If you’ve been following the slow-motion event that is the foreclosure on my home here in Hawaii, there is an update. The commissioner who was appointed to handle the auction did a site inspection today. I am waiting to hear the dates for the two open houses she is required to hold, probably in November. Soon after that, auction will be scheduled and held. After it is confirmed that it was sold by the court…that’s it. We vacate.
Even though I knew it was coming, I still collapsed in tears today. This has been my home for 16 years…12 of them happy years with my husband. And I am grateful I’ve had nearly five more, and much of that time has been shared with my boyfriend…who is being extremely gracious, generous and supportive, by the way.
In 2011, shortly after Megan’s lung transplant, we decided to have a 5-year plan of moving out of the house we currently live in. We bought this house the year we were married...2005 It’s small, in the city, with a busy highway, shopping area, and rail line within a few hundred yards, lending an ambient soundtrack of engines, train horns, and truck traffic around the clock. The house itself is old, with funky shaped rooms and ceilings, and it creaks and groans, showing it’s age.
But, it was affordable for a young couple just starting out. It was halfway between my work at the time, and our parents...30 minutes either way. The small lot took no time to mow, and the small house was easy on the heating and cooling costs. The neighborhood, noisy as it may be, is pretty safe and decently maintained. It’s not a housing development, with manicured lawns and homeowner’s associations, but it’s not run down or dangerous either. There is a gorgeous river gorge just on the other side of the highway, publicly accessible as a park, and we are 5 minutes from Cuyahoga Valley National Park.
There is a a lot of upside to this little salt-box style, 1.5 story house. Yet, by the time Megan was getting healthier, Shelby was in school, and we were starting to talk about OUR “next chapter”
What’s going on in the life of this widow this week? It’s been four years, four months, and 11 days. Some things are changed very much, and some not so much.
I still look out over the same view, from the same lanai, in the same house we shared together for 12 years. I still drive through the little town in Hawaii we both fell in love with together every day. I pass shops, restaurants, churches, beaches, and yes, even trees, I know he saw, and loved. Seriously one time this week I was sitting at a traffic light admiring this big, beautiful tree in the median strip and thought, Mike saw this tree. I’m looking at a tree he also saw, probably many many times. I don’t know why I thought that but I did.
I saw my therapist today, for the first time in about two years, we figured. She was the one who first helped begin to lift me out of the fog in those early weeks and months after Mike's death. She knows my story, knows me. I had been thinking of her a lot this year, with all the issues and decisions I am facing, and low and behold, I literally ran into her on the sidewalk in our little town last week.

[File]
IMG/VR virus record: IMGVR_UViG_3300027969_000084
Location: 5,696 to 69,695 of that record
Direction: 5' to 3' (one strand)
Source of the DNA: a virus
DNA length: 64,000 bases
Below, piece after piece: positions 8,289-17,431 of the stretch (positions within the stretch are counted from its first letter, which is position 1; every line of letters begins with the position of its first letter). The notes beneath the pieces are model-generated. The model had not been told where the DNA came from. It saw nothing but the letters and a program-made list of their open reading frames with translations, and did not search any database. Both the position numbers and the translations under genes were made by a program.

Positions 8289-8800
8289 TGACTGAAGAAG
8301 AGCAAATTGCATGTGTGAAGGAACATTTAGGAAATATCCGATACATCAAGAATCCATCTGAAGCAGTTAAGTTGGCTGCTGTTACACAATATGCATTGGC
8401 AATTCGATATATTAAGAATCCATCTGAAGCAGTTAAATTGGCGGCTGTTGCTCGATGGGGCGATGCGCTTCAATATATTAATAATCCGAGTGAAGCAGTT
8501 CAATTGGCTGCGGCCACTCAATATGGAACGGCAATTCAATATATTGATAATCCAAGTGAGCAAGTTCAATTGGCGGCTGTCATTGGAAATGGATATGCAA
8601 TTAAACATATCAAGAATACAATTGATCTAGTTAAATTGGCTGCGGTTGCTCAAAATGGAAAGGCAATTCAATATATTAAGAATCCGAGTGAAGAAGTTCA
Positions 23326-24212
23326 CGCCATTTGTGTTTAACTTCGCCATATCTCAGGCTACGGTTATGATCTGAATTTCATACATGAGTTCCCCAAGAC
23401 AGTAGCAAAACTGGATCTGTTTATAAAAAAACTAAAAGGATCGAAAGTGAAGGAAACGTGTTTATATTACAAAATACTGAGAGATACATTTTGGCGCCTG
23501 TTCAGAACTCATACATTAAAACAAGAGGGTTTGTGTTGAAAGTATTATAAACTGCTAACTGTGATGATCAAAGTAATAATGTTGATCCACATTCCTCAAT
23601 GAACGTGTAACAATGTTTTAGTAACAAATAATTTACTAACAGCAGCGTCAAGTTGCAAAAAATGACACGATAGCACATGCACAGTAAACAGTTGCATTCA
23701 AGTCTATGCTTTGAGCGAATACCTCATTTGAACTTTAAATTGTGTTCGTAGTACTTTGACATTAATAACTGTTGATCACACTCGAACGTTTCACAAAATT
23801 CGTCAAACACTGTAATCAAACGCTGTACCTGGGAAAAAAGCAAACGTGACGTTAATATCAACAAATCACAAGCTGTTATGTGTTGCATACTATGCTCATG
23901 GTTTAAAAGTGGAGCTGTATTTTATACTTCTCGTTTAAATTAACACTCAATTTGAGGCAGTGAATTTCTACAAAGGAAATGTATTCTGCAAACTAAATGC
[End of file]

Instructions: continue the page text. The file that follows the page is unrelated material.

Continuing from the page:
I figured, well, that's a sign. She had moved offices, and I couldn't find her after searching online. But she appeared anyway. So I made an appointment.
I don't really have anything particular to write about this week. No news on the house, work is going, school is going.
In the middle of it all, I am feeling that ring of sadness around it all. Sad that my life has changed so much as a result of losing Mike, sad that he isn't here to share it with anymore, sad that my future will not include him.
Just the normal, obvious feelings of grief that don't go away.
I have a dear friend here in Kona who recently lost her mother. She was a new friend when Mike died, but had met him, and after discovering we were both writers we decided to get together every so often to write and support each other. She has since become a good friend who saw the rawness of my grief right there in the beginning, but since I've been gone for so long this year, and so busy since my return, we hadn't connected in a long time. So I called her the other day to express my condolences and catch up.
Every writer experiences it. Staring at the blank page. Sometimes no words come at all, and sometimes, there are so many words we're not sure which ones to put down.
Grief is kind of like that. Sometimes we sit in blank stupefaction while the horror of our new reality without our spouses showers down around us. Other times we are inundated with so many different emotions we don't know which direction to turn. Confusion, fear, loneliness, nostalgia, anxiety, stress.
Mike was never good at dealing with grown up problems. He truly did have a childlike spirit - that was sometimes fun, and sometimes frustrating. When it came to taxes, phone calls, fixing things, filling out forms, and bigger worries, he was often useless. I did most of all that. And when he died...well, widowed people understand all the bureaucracy and agonizing paperwork that must be completed. It never seems to end. One final time he had left me to sort it out alone.
The day before this posts is my birthday. I am now 49. Mike was 45 when we met; I was 31. It's hard to imagine I am that old now, and I spend a lot of time thinking back to Mike at my age. And I remember all the birthdays we spent together...I have kept all of the cards we gave each other. We always did something special, but he made me feel special every day of the year.
After two and a half months in Virginia helping my family through a medical crisis, I am finally back in Kona for a few final months. Kona, Hawaii, where I moved with my late husband in 2001. This magical, special and most beautiful place where we made so many memories.Read more